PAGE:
AUSTIN, Texas – In his State of the State address on Tuesday, Gov. Greg Abbott made border security a priority for state lawmakers.
The Texas Border Coalition had earlier called on the state to leave border security to the federal government because it is their responsibility. Click here to read a story on TBC’s stance.
By making border security a priority, Abbott is mandating that the legislature fast-track legislation on the issue. Abbott’s own proposals call for the spending of $735 million on border security in 2016-17. A full breakdown of where this money would be spent can be found at the bottom of this story.
Here are Gov. Abbott’s remarks about border security during his State of the State address:
“When it comes to our state’s responsibilities, our first and foremost obligation is to protect our citizens’ safety. We cannot be naïve to the threat posed by drug cartels, transnational gangs and human smuggling and traffic operations. In the face of such evil, we cannot respond with apathy, but resolve.
“On one of my many visits to the Rio Grande Valley, I met a young Latina who pleaded with me to keep my promise to secure the border. She told me about her younger brother being in a pick-up soccer game where kids were choosing up teams. But one of the boys was a child of a known cartel member.
“Should her brother pick the boy for his team? What would be the consequences be if he did? If he didn’t? Our children should not be faced with such tough choices. We will not fail that young Latina. We will not fail my fellow Texans. We will do what the federal government has failed to do. We will secure our border.
“The first step in securing our border is enforcing the rule of law. The last lawsuit that I filed as Attorney General was a lawsuit to stop President Obama’s lawless executive action. I’m happy to report that late last night a federal judge halted the President’s executive action plan.
“In Texas, we will not sit idly by while the President ignores the law and fails to secure the border. That’s why I have a comprehensive border security plan. My plan more than doubles current spending on border security. It adds 500 new state troopers, more Texas Rangers who can focus on corruption, more funding for local law enforcement and more technology to stop transnational criminal activity that threatens every community in Texas.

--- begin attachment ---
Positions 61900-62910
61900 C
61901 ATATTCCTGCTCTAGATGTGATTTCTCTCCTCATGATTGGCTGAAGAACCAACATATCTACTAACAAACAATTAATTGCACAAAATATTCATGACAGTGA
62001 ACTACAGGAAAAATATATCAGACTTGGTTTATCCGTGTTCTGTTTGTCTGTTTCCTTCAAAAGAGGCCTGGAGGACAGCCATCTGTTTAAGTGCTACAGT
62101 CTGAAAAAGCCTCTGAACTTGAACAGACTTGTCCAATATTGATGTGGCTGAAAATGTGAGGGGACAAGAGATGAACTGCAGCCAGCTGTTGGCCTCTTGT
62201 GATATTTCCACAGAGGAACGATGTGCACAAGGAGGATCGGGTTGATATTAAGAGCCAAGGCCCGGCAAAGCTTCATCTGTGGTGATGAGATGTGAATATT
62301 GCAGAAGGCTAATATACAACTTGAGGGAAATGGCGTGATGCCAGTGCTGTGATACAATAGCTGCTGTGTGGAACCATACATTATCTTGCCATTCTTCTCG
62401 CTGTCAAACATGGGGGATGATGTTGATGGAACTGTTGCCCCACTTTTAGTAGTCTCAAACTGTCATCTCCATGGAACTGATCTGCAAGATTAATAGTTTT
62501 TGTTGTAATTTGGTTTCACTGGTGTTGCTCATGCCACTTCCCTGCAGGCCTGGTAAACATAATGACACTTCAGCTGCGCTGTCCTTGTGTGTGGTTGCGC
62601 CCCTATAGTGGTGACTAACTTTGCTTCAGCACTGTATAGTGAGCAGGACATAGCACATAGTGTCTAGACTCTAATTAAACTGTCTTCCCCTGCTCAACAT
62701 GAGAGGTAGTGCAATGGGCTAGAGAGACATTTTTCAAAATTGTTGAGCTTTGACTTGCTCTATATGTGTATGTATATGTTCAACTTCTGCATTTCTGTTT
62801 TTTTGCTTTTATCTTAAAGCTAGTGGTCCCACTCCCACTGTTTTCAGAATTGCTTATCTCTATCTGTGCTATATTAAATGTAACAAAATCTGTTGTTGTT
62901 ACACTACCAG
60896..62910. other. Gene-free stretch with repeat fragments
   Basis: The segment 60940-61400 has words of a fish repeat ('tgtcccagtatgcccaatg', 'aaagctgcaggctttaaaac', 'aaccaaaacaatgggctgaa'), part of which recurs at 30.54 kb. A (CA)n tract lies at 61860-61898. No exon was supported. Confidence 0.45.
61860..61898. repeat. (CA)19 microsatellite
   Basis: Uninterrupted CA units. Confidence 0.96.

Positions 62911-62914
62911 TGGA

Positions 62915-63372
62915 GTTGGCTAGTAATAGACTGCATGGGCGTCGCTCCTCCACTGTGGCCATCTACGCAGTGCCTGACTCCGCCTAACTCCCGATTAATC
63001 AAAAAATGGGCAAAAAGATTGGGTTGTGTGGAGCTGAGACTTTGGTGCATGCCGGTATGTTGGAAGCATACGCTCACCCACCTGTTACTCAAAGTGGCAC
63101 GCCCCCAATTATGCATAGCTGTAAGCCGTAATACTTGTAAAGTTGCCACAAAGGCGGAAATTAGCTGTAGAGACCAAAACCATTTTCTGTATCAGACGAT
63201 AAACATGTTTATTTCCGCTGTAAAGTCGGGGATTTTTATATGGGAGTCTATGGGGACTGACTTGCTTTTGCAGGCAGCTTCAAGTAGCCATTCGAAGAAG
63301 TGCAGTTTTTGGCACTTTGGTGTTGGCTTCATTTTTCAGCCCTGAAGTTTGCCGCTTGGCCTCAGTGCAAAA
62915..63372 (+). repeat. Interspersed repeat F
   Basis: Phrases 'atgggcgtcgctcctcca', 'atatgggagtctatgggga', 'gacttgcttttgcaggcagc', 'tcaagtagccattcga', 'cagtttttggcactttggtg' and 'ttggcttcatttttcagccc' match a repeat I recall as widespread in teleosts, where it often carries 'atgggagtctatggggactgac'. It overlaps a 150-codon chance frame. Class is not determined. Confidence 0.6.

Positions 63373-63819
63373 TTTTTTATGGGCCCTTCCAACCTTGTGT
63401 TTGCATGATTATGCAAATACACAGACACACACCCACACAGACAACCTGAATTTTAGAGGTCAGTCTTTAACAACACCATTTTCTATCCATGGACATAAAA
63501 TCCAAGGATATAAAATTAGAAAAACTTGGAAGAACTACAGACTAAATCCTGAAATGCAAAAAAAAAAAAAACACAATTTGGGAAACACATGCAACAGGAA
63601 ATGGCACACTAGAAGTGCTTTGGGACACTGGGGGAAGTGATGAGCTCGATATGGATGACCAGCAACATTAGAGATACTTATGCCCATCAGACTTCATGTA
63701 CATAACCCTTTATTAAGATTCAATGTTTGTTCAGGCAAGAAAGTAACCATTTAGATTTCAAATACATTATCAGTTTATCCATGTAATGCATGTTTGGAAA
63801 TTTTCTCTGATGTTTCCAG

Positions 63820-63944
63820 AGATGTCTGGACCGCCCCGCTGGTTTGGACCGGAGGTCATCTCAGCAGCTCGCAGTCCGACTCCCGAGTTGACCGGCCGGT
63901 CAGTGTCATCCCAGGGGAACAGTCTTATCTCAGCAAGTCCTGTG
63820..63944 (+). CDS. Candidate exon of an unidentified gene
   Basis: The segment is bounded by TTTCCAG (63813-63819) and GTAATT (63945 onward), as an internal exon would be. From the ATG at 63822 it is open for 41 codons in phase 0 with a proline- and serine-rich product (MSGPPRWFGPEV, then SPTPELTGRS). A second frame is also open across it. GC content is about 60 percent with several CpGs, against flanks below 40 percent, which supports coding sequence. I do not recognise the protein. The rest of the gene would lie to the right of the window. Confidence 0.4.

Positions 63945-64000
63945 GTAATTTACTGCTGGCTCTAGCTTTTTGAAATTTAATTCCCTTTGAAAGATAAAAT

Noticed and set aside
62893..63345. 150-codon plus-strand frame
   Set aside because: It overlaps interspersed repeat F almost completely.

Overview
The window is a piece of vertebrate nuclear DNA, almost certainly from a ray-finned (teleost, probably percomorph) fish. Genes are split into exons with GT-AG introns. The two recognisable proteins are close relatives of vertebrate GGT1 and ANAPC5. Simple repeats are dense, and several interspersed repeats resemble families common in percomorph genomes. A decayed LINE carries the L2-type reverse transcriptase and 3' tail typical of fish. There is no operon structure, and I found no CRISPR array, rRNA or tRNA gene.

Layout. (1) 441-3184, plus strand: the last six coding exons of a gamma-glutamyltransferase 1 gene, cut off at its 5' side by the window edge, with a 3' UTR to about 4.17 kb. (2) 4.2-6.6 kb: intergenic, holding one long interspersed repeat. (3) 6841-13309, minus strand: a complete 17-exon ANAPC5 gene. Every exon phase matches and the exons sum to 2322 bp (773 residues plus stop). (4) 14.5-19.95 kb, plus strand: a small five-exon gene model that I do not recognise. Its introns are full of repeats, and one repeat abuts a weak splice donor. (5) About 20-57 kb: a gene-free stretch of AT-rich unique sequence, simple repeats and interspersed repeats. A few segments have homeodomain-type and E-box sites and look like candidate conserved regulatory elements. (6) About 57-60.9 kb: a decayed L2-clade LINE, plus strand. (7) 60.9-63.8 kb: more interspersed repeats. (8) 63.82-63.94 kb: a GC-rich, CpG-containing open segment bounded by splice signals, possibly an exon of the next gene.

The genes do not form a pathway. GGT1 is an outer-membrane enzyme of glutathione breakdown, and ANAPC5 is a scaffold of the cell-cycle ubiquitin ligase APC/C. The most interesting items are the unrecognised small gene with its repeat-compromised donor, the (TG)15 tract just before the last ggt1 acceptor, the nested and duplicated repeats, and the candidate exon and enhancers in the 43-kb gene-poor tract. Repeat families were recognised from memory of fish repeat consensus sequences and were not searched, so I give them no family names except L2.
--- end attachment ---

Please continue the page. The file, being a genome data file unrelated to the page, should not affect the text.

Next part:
“By hiring more DPS troopers for border security, it allows officers displaced from places like Longview, Lubbock and from around the state to return to their communities to keep them safe. It also expands the anti-gang efforts across the state, helping us to disrupt dangerous gangs in places like Houston, Dallas, San Antonio and Austin.
“This legislation is essential, which is why I am declaring border security funding the fourth of my emergency items.
“But the reality is that DPS cannot recruit, train and deploy 500 new troopers overnight. It takes time to ramp up. That’s why this morning I met with the Commanding General of the Texas National Guard and the Director of the Texas Department of Public Safety. I ordered them to remain deployed on the border until my security plan is implemented.
“As governor, I have identified funds to keep the National Guard in place until the Legislature acts. As soon as DPS has the permanent resources needed to secure our border, we can bring home our dedicated National Guard troops.
“We must remember the hardship such long deployment puts on our National Guard troops, on their families and on their careers. We should all be deeply grateful for their dedicated service.
“With us today is the Commander of our National Guard, General John Nichols and the Director of Texas DPS, Colonel Steve McCraw. Through them, let us show our thanks to the men and women who serve.”
State Sen. José Rodríguez, D-El Paso, chairs the Senate Hispanic Caucus. Rodríguez said he was disappointed with Abbott’s remarks on border security. “I am disappointed by the Governor’s remarks on immigration and border security. As recently reported by the Legislative Budget Board, current funding for border security lacks transparency and accountability. Instead of increasing funding for ill-defined security measures, we should invest in border infrastructure needs,” Rodríguez said.
In Abbott’s proposed budget for 2016-17, the Governor’s Office makes these remarks about border security:
“Texas communities cannot prosper if they are not safe. The federal government’s failure to secure the border has provided opportunities for violent criminals, drug cartels, and persons from countries with ties to terrorism to enter Texas. The Governor’s Budget calls for more than doubling state spending on border security operations to $735 million during the 2016-17 biennium. This $735 million funding request would fully fund ongoing border security efforts and enhance current border surge operations by providing additional Department of Public Safety troopers, improved equipment for law enforcement operations, enhanced communication tools, and amplified border prosecutions. By the end of the 2018-19 biennium, this additional funding request should devote an additional 500 troopers to border security.”